TCS Daily


My First Semester Report Card

By James K. Glassman - July 11, 2001 12:00 AM

Glassman Stocks Up 8.7 Percent, Nasdaq Stocks Down 21.7 Percent

As regular readers know, I believe that stocks are for the long term. If your time horizon is measured in months, you should be investing exclusively in bonds, not stocks. In fact, if your time horizon is anything less than five years, you should still keep close to half of your portfolio in bonds, and the majority of your money in a diversified basket of stocks. It's only over the long run that you can depend on stocks to really shine.

I also understand that readers want some benchmarks along the way to help them evaluate the quality of information. And it has become the convention for financial journalists to report the results of their suggestions, just as mutual fund companies do. So it's time to review the stock market performance of the companies I mentioned in this column during the first six months of 2001. For the purposes of this report card, I assume that an investor put an equal amount of money into each company, each time I mentioned it favorably in a column. It's not my habit to recommend selling stocks, but since I wrote a negative column about Amazon.com on February 5, I counted that as a sale on that date, following the theoretical buy triggered by a favorable mention in my column of January 22.

Speaking of January 22, that was the posting date of my first TCS investing column of the year, so I'm grading my tech-stock suggestions against the performance of the NASDAQ composite since that day. From the close on January 22 through the end of trading on Friday, June 29, the NASDAQ lost 21.7 percent of its value. Meanwhile, the companies I mentioned favorably gained 8.7 percent from the time I named them until the end of the period. I should reiterate that short-term returns aren't important - it's the long run that counts, and of all the investing virtues, the greatest is patience. The fact that the Glassman companies beat the NASDAQ by 30 percentage points may not matter at all over the long haul, but if this short-term record encourages you to save and invest more money in stocks for the long run, then it's all to the good.

The year surely didn't start well. Almost all of the companies in that January 22 column were crushed by the market over the succeeding months. The worst of the worst was Commerce One, whose shares lost more than 78 percent of their value through June. Investors in Yahoo! also took a pounding, losing more than 40 percent of their money. Owners of Siebel Systems were hit almost as hard. But within that column lay a valuable lesson for investors - early losses are no reason to abandon equity investing. The best was yet to come.

Columns in subsequent weeks highlighted chipmaker Nvidia, which went on to rack up a sizzling 73 percent gain, and a number of biotech winners, courtesy of US Bancorp Piper Jaffray's savvy Mark Augustine. Augustine's recommendations included infection-fighter XOMA, which increased almost 90 percent in market value during the period.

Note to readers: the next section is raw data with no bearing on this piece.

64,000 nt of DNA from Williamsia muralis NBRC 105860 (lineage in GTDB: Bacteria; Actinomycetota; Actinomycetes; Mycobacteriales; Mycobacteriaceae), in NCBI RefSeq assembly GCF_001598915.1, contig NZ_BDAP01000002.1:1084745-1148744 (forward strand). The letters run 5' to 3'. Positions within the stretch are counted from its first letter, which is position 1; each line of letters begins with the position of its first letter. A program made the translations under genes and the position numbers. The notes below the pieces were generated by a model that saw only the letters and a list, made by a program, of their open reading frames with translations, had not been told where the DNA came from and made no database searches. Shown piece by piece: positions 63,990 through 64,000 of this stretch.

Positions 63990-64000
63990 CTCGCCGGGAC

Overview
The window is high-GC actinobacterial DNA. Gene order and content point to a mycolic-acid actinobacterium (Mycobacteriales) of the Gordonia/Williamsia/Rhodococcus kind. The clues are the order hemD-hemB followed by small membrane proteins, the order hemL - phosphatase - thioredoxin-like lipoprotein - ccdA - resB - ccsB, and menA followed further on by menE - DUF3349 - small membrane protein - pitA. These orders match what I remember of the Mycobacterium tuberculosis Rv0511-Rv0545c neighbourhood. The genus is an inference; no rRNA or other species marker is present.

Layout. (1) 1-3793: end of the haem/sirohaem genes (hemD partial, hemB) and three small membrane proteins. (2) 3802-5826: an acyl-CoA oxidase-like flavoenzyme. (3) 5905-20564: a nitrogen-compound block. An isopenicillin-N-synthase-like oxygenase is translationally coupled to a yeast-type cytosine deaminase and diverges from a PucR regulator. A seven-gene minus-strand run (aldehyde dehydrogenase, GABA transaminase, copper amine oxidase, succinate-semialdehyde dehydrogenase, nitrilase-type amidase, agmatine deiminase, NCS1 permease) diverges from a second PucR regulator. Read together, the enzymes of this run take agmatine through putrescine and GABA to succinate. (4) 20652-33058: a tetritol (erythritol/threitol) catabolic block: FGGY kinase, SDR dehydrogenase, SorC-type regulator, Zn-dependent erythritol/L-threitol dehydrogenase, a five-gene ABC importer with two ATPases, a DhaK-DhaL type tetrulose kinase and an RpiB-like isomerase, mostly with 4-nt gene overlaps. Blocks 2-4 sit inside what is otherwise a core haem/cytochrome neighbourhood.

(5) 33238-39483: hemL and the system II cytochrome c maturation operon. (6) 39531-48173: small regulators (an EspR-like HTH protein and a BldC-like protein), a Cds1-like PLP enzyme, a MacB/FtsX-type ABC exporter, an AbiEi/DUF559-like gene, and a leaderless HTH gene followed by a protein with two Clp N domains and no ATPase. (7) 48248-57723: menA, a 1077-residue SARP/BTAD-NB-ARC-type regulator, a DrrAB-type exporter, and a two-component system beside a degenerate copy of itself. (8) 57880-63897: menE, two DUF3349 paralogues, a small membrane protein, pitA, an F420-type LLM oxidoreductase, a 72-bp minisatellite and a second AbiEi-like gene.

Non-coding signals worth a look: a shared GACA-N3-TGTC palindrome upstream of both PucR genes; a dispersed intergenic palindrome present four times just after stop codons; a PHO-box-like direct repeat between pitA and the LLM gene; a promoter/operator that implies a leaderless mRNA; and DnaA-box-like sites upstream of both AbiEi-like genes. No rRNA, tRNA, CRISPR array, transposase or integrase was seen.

The biggest winner of the period appeared in my column of March 5. From the close on that day until the end of June, Serena Software returned an amazing 157 percent -- more than enough to balance out the stinker I mentioned three weeks later. Shares in Molecular Devices Corp. lost almost 56 percent of their value in just three short months. Which brings us to another valuable investing lesson - diversification matters. If you bet on just one stock, that's exactly what you're doing - gambling. But if you invest in a large, diverse group of stocks, history says that you can be almost certain to achieve double-digit returns over time. To be truly diversified of course, technology stocks should be just a fraction of your portfolio. You might find this column useful in evaluating that portion of your holdings.

The March 5 column had another lesson to offer - very often the best stocks to own aren't the big brand names, but the more obscure, overlooked firms. Sometimes there's value in the smaller companies that most investors miss. No other company I mentioned delivered returns like Serena Software, but companies like Carreker and Microchip Technology were strong performers. Webtrends, which I mentioned, recently merged with netIQ, and the combined company (symbol: NTIQ) appears to have a bright future.

All in all, not a bad report card for the semester. But just like a college education only represents preparation for the long run... well, you get the idea. 
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